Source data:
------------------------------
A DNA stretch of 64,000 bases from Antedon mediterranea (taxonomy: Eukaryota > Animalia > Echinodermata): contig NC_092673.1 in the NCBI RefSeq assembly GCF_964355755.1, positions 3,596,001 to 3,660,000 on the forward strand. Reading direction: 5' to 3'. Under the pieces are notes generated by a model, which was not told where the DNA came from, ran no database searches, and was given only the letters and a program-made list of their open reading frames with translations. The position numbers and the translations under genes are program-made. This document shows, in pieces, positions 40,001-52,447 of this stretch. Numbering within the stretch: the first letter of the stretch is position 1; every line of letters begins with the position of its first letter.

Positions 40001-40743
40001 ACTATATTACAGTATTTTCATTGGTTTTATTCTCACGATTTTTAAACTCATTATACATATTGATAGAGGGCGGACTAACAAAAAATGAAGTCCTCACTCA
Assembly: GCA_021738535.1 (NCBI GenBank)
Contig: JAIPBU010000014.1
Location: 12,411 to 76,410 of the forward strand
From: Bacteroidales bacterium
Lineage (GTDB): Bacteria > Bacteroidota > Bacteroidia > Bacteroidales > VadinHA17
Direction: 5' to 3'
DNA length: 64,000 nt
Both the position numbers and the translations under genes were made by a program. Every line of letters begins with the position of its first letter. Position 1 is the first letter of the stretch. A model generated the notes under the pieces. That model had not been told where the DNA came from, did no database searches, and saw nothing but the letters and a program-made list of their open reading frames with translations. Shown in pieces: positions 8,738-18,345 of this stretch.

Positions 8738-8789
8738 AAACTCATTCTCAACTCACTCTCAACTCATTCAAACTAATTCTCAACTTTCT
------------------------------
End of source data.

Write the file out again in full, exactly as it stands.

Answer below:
A DNA stretch of 64,000 bases from Antedon mediterranea (taxonomy: Eukaryota > Animalia > Echinodermata): contig NC_092673.1 in the NCBI RefSeq assembly GCF_964355755.1, positions 3,596,001 to 3,660,000 on the forward strand. Reading direction: 5' to 3'. Under the pieces are notes generated by a model, which was not told where the DNA came from, ran no database searches, and was given only the letters and a program-made list of their open reading frames with translations. The position numbers and the translations under genes are program-made. This document shows, in pieces, positions 40,001-52,447 of this stretch. Numbering within the stretch: the first letter of the stretch is position 1; every line of letters begins with the position of its first letter.

Positions 40001-40743
40001 ACTATATTACAGTATTTTCATTGGTTTTATTCTCACGATTTTTAAACTCATTATACATATTGATAGAGGGCGGACTAACAAAAAATGAAGTCCTCACTCA
Assembly: GCA_021738535.1 (NCBI GenBank)
Contig: JAIPBU010000014.1
Location: 12,411 to 76,410 of the forward strand
From: Bacteroidales bacterium
Lineage (GTDB): Bacteria > Bacteroidota > Bacteroidia > Bacteroidales > VadinHA17
Direction: 5' to 3'
DNA length: 64,000 nt
Both the position numbers and the translations under genes were made by a program. Every line of letters begins with the position of its first letter. Position 1 is the first letter of the stretch. A model generated the notes under the pieces. That model had not been told where the DNA came from, did no database searches, and saw nothing but the letters and a program-made list of their open reading frames with translations. Shown in pieces: positions 8,738-18,345 of this stretch.

Positions 8738-8789
8738 AAACTCATTCTCAACTCACTCTCAACTCATTCAAACTAATTCTCAACTTTCT